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The Biden administration has dropped efforts to pressure Japan to include anti-whaling language in the Indo-Pacific trade pact it signed after a backlash from Tokyo and concerns from some U.S. officials.

The U.S. Trade Representative has been urging Japan to accept anti-whaling language in the Indo-Pacific Economic Framework, which is negotiating a trade deal with 13 Indo-Pacific nations. But the office of the U.S. Trade Representative (USTR), led by Katherine Tai, has reversed course because of opposition, according to three people familiar with the matter.

The Financial Times reported last week that Tokyo was strongly opposed to including anti-whaling language in IPEF. A senior Japanese official said Tokyo was prepared to abandon IPEF in a blow to Washington unless the U.S. made concessions, and hoped the deal would serve as an economic counterweight to China.

The move to pressure Japan comes as U.S. President Joe Biden prepares to host Japanese Prime Minister Fumio Kishida and South Korean President Yoon Suk-yeol for a historic trilateral summit at Camp David on Friday.

Senior officials from other parts of the Biden administration, including the White House and State Department, have also opposed USTR’s plan to include anti-whaling language in IPEF, fearing it would jeopardize the pact and create a rift with Japan, arguably America’s most important partner. nation. Allies in Asia.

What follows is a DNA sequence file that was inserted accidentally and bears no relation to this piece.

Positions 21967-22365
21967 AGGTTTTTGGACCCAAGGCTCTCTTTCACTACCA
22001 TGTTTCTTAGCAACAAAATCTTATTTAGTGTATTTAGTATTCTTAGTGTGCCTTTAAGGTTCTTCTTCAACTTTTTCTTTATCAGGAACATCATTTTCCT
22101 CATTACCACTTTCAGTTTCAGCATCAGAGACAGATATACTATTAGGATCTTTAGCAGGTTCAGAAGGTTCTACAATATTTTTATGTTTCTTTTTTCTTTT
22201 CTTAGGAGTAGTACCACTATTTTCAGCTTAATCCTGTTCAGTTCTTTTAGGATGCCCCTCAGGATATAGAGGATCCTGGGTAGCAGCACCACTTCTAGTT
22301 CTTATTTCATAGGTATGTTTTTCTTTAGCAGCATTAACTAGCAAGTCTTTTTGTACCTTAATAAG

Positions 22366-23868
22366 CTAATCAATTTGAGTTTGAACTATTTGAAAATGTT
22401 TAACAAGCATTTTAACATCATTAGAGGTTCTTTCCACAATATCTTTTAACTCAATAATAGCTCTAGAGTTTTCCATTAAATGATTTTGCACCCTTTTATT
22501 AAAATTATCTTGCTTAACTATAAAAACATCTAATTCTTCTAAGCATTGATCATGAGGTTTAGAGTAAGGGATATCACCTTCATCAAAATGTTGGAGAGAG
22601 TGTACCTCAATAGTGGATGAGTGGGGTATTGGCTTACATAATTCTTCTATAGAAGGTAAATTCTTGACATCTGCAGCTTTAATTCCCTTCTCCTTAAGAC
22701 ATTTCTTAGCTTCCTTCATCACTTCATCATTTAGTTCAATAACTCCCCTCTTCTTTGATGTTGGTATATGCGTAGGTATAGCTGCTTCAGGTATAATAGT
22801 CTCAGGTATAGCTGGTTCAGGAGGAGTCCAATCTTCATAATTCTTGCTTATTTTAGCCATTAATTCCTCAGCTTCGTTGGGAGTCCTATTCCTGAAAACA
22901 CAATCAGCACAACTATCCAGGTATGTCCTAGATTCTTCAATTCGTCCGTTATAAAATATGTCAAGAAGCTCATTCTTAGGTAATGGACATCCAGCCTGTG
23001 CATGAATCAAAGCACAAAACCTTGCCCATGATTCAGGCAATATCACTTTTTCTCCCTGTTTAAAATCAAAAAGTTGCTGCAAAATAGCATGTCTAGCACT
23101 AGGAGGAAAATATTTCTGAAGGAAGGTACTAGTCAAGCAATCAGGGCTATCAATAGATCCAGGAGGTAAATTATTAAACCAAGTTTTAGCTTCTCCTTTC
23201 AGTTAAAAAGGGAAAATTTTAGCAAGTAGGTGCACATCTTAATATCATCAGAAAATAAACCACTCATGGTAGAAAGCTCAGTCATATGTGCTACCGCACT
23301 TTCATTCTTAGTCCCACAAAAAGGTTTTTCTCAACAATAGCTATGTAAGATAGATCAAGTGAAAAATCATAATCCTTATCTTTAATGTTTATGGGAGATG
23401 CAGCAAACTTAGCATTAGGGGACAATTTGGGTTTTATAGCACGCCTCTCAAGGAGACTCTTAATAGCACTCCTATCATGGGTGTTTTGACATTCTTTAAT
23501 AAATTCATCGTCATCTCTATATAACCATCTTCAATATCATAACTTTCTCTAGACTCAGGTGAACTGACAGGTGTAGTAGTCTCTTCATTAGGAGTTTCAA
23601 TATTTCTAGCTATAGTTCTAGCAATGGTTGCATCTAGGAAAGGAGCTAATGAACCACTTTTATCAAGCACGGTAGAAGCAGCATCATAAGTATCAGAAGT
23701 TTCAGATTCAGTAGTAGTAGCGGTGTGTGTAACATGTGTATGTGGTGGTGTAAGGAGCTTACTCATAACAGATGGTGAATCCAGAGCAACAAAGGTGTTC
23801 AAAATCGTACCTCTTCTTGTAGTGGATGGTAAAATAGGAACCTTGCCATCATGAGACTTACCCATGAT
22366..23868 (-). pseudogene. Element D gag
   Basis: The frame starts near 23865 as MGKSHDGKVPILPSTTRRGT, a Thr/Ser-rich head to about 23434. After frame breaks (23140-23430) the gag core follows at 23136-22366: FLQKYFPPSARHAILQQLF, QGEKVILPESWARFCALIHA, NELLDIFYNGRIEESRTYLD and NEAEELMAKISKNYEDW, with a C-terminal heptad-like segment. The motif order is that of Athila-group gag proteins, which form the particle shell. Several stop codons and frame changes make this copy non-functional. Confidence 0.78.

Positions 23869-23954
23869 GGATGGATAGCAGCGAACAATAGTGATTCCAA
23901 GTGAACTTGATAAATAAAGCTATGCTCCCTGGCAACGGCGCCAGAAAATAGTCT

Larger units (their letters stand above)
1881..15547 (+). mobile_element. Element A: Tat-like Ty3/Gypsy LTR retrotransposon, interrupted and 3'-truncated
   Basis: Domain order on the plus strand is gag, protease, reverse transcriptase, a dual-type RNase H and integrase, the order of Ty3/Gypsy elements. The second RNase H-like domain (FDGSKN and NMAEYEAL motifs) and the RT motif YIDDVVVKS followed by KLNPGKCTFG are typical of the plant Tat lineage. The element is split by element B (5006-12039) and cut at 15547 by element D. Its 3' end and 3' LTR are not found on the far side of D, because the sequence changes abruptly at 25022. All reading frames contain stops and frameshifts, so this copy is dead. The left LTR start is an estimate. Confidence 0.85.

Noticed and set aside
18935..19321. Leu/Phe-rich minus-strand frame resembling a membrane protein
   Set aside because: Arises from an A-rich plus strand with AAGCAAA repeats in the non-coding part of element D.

The White House and USTR had no comment. Kishida spokesman Noriyuki Shikata did not comment on the progress of the talks, but said “it would be constructive for all IPEF members to focus on reaching many forward-looking agreements on the positive aspects of the negotiations”.

While Friday’s summit aimed to strengthen trilateral cooperation by bringing Tokyo and Seoul closer in the security arena, the whaling dispute with Tokyo has become a thorn in the side of the usually good bilateral relationship between the United States and Japan.

Christopher Johnstone, a Japan expert at the Center for Strategic and International Studies (CSIS) think tank and a former senior White House and Pentagon official, said: “IPEF is not the place to address whaling, so removing it from the agenda would be diplomatic. A triumph of common sense.” “Japan’s active partnership in IPEF is more important to U.S. interests, and a focus on whaling puts that partnership at risk.”

The International Whaling Commission moratorium on commercial whaling in 1986. Before withdrawing from the IWC in 2019, Japan circumvented the moratorium with a provision allowing the killing of whales for “scientific research”, prompting strong criticism from conservationists and other IWC members.

Since withdrawing from the International Whaling Commission, Japan has only allowed whale hunting within its exclusive economic zone. Its whaling industry has struggled in recent years due to a lack of expensive research subsidies and shifting public tastes.

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